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Until recently, anyone strolling down the street with their head bobbing and white wires dangling from their ears was almost certainly grooving to music on an Apple (AAPL
) iPod. No longer. Now, that person just might be sporting a Motorola (MOT
) Rokr E1, the pearl white, "candy bar" shaped phone that's first in a line of new music phones from Motorola.
Despite its color, nothing about this phone screams iPod. Its design is far from Apple's elegant simplicity. In fact, the Rokr isn't even original. It's the very size and shape of another basic Motorola phone, the e398. Its only claim to fame: Touch the button with the green music symbol and up pops iTunes software.
Motorola's Rokr E1 won't blow you away. Frankly, digital music die-hards will scoff at it. Sold for $149.99 with a two-year contract at Cingular Wireless, it's just $50 less than the slick iPod Nano. And that little gadget stores at least five times as many songs.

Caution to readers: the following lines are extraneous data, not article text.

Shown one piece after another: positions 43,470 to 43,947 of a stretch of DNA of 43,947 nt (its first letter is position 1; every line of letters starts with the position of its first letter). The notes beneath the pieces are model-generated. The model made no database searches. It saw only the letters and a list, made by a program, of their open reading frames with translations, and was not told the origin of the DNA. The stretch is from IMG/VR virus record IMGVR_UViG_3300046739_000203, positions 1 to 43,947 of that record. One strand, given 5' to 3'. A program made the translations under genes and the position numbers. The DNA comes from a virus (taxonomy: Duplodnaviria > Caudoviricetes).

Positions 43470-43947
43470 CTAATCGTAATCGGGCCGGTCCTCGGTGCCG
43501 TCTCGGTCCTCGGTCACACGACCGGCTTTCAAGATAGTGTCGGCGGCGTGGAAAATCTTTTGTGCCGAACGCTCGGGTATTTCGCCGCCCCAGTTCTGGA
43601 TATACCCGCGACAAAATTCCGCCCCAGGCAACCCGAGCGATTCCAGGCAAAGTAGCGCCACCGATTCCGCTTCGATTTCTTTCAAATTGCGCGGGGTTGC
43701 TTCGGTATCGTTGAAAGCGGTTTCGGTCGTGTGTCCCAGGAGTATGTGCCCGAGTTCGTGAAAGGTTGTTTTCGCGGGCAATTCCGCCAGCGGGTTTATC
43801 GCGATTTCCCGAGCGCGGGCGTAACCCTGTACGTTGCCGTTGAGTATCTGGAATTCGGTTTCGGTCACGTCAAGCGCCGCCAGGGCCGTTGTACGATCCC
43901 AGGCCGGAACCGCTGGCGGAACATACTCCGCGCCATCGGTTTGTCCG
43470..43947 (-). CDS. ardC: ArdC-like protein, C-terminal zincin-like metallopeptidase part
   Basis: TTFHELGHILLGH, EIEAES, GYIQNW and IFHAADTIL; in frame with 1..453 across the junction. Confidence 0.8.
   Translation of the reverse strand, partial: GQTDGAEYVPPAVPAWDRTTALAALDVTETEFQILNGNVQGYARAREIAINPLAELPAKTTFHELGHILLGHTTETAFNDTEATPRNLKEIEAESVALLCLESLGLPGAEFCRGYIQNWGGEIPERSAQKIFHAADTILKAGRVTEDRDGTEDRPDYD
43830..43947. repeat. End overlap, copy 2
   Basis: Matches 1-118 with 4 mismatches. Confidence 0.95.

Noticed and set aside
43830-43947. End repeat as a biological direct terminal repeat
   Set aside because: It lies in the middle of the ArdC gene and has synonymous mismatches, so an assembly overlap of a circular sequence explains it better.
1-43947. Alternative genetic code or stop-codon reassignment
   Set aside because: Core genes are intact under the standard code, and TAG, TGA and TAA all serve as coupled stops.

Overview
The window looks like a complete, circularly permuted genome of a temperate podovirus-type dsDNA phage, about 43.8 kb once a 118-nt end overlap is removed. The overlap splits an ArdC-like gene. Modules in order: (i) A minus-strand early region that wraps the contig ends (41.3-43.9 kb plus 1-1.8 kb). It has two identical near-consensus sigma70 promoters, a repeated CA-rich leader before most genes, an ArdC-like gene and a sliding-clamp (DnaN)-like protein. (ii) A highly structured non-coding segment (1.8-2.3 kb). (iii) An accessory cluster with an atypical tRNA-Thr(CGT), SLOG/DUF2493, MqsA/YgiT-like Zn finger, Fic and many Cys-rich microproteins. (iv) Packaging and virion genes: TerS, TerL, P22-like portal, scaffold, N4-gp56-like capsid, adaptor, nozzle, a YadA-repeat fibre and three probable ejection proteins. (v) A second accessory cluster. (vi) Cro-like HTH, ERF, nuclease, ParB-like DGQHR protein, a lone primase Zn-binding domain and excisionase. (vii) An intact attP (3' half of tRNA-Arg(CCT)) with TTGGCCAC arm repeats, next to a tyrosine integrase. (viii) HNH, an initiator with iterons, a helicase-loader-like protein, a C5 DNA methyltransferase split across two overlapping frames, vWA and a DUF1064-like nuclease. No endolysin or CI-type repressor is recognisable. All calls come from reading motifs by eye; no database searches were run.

SOUND PERFORMER. But the Rokr wasn't designed to be a music device first. It's just a phone that lets users store a few songs from their CD collection or load tracks they buy from Apple's iTunes site. That way, between phone calls, as you dash across town for a business meeting or cab it to the airport, you can hear a tune or two -- without having to pull an entirely different device from your satchel.
I'm no iPod enthusiast, so I enjoyed this handset for what it is: a decent phone with an exciting extra flourish. As I hopped on the bus for my 20-minute commute to work, I launched the iTunes software and browsed the 15 songs on my play list. After selecting a bluesy number by new Columbia artist Kyle Riabko I was soon, well, rockin' to his music.
It might not be an iPod, but frankly, the Rokr flat out thumps. The sound quality nearly matches the booming iPod's, and its acoustics are noticeably better than other MP3 cell phones (see BW Online, 10/7/05, "The Nano Strikes the Right Chords").